I was reminded of this whilst reading a fascinating new report about the cultural role of pubs - The Enduring Appeal of the Local - published by SIRC in the UK. Though focused on English pubs, most of what the report contains relates to Irish pubs as well. The essence of the pub of course is that it is a place for people to meet. We enjoy the convivial feeling of belonging to a community where the more constrained rules of work, family, church or class don't apply. Crucially, the pub is about participation, not spectating:
This idea of participation is crucial to understanding what pubs, and locals in particular, are all about – why people are attracted to them and why they endure as a focus for social networks even in the digital age of online communities, texting and other forms of 'instant' communication. We may go to the pub 'for a drink', but 'having a drink' (rather than just 'drinking') is essentially a social act surrounded by tacit rules – a special 'etiquette' that gives us a sense of inclusion and belonging that is independent of our status in the mainstream world. In this sense the pub is very much a social leveller – something that was apparent even in the Middle Ages. As Theodore Leinwand notes in his study of Shakespeare's plays, in the 15th century, alehouses, taverns and inns were " … sites … where people of disparate status mixed…[which] brought men, high born and low, into relation, fostering a propinquity that might secure, adjust or threaten hierarchies."The SIRC study is a healthy antidote to the dreary binge blaming we are subject to day-in-day-out by the Nannyists in our midst who accuse us, wrongly, of being on a path of growing alcohol abuse. But the study does make one thing clear: much of the recent decline in the fortunes of Irish pubs is due to the drinks industry forgetting that people go to pubs to meet other people and share a few drinks: not to drink alcohol in the company of other people.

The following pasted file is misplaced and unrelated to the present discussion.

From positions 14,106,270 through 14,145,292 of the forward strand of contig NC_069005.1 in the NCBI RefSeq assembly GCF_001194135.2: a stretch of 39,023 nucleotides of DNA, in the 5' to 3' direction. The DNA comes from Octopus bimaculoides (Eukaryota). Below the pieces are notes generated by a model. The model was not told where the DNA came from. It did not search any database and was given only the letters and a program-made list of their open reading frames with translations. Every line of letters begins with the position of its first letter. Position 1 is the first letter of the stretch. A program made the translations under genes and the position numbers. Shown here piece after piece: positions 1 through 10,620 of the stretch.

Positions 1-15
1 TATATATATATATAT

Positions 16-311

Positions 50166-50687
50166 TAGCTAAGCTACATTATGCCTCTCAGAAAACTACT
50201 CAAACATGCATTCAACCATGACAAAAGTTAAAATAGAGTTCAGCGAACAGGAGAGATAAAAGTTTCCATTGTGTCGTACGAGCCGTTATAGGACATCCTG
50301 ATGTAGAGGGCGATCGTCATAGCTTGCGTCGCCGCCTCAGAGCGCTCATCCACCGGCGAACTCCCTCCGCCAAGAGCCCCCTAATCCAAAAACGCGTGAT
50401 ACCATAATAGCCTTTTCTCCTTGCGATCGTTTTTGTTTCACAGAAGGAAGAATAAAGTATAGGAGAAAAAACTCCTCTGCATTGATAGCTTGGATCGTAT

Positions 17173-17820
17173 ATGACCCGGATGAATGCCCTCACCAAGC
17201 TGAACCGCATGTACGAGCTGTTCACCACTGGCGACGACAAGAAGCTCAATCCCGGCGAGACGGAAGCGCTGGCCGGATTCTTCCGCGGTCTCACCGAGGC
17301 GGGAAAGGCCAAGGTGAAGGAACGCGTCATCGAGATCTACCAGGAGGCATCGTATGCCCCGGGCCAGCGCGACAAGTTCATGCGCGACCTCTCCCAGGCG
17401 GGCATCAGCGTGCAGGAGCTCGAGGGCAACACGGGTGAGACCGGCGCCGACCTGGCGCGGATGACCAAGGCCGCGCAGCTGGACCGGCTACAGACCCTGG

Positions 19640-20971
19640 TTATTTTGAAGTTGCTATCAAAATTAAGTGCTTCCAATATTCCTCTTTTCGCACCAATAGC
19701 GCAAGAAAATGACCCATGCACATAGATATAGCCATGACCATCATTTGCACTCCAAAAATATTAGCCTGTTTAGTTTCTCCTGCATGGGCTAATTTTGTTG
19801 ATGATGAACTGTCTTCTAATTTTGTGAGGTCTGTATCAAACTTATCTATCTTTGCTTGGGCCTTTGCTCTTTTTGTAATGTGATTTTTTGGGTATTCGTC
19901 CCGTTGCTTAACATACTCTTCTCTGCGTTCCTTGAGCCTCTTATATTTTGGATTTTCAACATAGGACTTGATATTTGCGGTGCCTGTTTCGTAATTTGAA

Still, I found the insights in the SIRC research encouraging, even in the age of Bebo we can look forward to a convivial future for our pubs. Or as they put it:
We may sign up to an online community to communicate with like-minded people who share our interests across the globe, or we may reveal selected aspects of ourselves on Facebook. These are, however, 'non-local' by definition. They are what the late urban planner Melvin Webber, predicting over thirty years ago the internet trends that we witness today, called 'community without propinquity'. They are, in a very significant sense, different. They may extend our social and professional lives and allow much wider patterns of interaction, but they do not replace the more traditional and timeless face-to-face activities that take place in the special social institutions created to facilitate them – central among them, the pub.It's time to reconnect with our locals, though I'll probably stick to wine rather than beer as the former is better for my IQ it seems ...